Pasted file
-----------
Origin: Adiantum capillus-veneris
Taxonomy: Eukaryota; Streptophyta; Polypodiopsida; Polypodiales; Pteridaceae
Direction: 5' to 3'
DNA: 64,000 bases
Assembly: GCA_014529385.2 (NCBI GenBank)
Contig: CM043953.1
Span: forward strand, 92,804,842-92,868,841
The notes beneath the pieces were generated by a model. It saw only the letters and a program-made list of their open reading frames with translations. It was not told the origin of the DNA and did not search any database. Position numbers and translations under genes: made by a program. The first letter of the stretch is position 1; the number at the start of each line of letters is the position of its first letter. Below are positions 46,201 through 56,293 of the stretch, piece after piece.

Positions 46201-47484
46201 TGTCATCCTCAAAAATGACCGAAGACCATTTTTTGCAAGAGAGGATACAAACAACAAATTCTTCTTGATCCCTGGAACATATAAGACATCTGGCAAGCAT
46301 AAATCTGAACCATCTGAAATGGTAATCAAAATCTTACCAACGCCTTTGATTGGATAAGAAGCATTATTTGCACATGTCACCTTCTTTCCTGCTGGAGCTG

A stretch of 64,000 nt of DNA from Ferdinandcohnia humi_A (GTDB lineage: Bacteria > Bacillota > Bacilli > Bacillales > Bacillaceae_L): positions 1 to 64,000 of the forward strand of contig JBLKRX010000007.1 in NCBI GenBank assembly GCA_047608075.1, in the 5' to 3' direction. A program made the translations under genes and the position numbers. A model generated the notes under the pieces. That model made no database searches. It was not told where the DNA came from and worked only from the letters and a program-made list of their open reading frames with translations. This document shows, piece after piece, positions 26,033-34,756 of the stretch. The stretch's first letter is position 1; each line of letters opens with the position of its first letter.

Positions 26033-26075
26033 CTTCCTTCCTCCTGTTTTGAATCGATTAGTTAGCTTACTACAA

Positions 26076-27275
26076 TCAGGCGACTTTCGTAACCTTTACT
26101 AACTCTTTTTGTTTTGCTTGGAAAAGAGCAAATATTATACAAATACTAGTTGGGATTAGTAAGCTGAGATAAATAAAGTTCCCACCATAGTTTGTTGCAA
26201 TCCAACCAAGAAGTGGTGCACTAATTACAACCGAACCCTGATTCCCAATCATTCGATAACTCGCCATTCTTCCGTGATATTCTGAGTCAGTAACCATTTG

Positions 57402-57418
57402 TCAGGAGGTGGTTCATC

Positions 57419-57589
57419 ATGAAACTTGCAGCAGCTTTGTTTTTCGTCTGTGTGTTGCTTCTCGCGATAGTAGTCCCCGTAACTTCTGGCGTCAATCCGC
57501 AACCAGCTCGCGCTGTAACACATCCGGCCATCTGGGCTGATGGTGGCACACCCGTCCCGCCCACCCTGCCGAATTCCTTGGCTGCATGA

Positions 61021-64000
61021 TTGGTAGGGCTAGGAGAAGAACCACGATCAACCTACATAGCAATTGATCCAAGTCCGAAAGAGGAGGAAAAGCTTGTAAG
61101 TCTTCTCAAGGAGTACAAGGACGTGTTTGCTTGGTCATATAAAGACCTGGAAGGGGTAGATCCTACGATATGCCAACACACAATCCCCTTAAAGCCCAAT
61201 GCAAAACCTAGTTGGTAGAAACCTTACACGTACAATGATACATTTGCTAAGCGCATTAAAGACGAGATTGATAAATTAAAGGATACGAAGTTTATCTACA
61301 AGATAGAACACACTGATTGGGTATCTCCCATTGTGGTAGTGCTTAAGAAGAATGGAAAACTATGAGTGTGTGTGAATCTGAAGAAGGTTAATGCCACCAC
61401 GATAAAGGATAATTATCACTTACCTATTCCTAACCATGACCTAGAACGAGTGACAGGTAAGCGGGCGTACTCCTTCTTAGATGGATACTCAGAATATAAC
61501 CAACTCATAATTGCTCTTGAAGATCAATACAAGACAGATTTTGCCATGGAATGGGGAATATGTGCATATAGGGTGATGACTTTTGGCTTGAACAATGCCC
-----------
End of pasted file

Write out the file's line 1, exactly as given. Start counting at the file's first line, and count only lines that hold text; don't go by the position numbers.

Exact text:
Origin: Adiantum capillus-veneris